The North Norfolk Coast is still a hidden gem as most travelers to the United Kingdom and those from within the UK prefer to visit the South West of England, including counties such as Devon or Cornwall. Undoubtedly, they are beautiful but increasingly they have become the victim of their own success with busy roads, expensive accommodations, and jam-packed beaches. North Norfolk, on the other hand-and I write of the Kings Lynn to Hunstanton stretch-is something altogether different.
It's known as the county of big skies and vast, soft, sandy beaches (there are a few shingly/pebble beaches). Because the coast sits on The Wash you can wade for about an hour in the sea before the water level reaches your waist. Best of all, that long and gentle amble wading out means that the sea water in this area warms up very quickly, almost a match for the warmth of the Mediterranean and definitely warmer than Cornwall.
On a recent stay on the North Norfolk Coast I booked a fisherman's cottage at Blakeney. This was a real treat and in late June the weather was perfect. They had some high tides, so it was great to see the harborside carpark gradually submerge under water. In the winter, with an onshore wind and a spring tide, it comes up the street.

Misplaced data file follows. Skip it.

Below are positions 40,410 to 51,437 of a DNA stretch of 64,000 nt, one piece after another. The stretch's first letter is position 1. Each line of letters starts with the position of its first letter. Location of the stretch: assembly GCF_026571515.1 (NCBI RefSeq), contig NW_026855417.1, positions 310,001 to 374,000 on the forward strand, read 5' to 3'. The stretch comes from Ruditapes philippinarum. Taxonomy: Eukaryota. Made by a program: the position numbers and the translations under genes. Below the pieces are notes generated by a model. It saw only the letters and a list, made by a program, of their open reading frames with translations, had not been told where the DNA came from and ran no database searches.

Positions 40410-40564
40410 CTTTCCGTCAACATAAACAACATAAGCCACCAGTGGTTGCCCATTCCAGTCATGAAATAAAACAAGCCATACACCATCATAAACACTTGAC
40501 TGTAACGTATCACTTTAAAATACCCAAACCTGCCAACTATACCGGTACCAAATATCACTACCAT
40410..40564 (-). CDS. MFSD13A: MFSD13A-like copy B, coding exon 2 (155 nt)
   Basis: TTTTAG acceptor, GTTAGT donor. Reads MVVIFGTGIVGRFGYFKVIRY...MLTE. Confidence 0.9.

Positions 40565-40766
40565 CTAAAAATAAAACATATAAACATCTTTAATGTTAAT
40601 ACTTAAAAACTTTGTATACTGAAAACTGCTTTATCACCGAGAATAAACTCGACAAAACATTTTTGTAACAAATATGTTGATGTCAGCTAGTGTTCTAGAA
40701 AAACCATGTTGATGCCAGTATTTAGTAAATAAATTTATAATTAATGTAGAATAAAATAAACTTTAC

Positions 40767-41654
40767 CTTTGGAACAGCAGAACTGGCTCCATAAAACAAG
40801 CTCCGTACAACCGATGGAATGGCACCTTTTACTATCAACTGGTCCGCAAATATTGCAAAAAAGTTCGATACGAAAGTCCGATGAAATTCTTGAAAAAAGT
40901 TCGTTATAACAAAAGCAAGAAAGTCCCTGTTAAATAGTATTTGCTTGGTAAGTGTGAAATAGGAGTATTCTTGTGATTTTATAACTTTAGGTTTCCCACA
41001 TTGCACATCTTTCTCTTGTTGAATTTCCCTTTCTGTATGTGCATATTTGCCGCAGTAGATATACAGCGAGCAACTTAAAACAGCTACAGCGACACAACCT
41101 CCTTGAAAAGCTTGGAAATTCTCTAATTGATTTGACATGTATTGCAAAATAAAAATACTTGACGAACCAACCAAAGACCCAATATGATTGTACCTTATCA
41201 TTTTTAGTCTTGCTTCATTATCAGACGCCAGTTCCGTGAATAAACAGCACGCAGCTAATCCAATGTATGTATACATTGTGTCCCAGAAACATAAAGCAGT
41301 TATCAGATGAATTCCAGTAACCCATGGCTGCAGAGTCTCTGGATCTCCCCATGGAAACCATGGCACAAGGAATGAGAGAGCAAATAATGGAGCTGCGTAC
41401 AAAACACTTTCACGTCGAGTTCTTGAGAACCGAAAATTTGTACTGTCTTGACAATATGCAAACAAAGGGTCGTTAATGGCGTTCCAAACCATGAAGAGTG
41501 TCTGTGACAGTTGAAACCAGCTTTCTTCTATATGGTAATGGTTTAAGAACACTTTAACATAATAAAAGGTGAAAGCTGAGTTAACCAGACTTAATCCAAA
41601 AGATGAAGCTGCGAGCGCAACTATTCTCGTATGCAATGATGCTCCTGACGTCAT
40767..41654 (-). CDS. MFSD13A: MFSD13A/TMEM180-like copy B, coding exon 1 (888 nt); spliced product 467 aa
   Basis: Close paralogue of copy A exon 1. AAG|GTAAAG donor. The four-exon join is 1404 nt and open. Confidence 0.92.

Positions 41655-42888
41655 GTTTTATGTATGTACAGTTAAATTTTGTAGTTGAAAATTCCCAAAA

Besides going for long walks along the coast path, known as the Peddars Way (an ancient pilgrim route), you can walk the 2 miles to Morston Quay and take a boat trip out to see the grey seals. If you're into bird watching, there's plenty for you to see and I discovered a great bird watching tour that is happy to accommodate complete beginners. It was a long day but the owner knew so much it was fascinating.
There's so much to be said for this part of the country that I could go on and on. There's Walsingham, home to the Roman Catholic and Anglican Shrines to Our Lady, situated in the most beautiful villages full of historic buildings, a pre-Reformation Abbey garden, antique shops and tea rooms. You won't want to miss Wells-next-the-Sea, a port town that is full of independent shops, has an entertainment venue called the Maltings, and is still a working fishing port (mostly for shellfish). Then there is Cromer, best known for its Cromer Crab.
I can't think of anything to avoid. My only warning would be to take note of the tides when going out for walks, whether on the beach or on the signposted paths so you don’t get caught out. I have to say North Norfolk is the safest place I have ever stayed. The locals are friendly and still say “Good morning” or Afternoon” as you go by. They also have the most fabulous accent that is warm and gentle, a pleasure to listen to.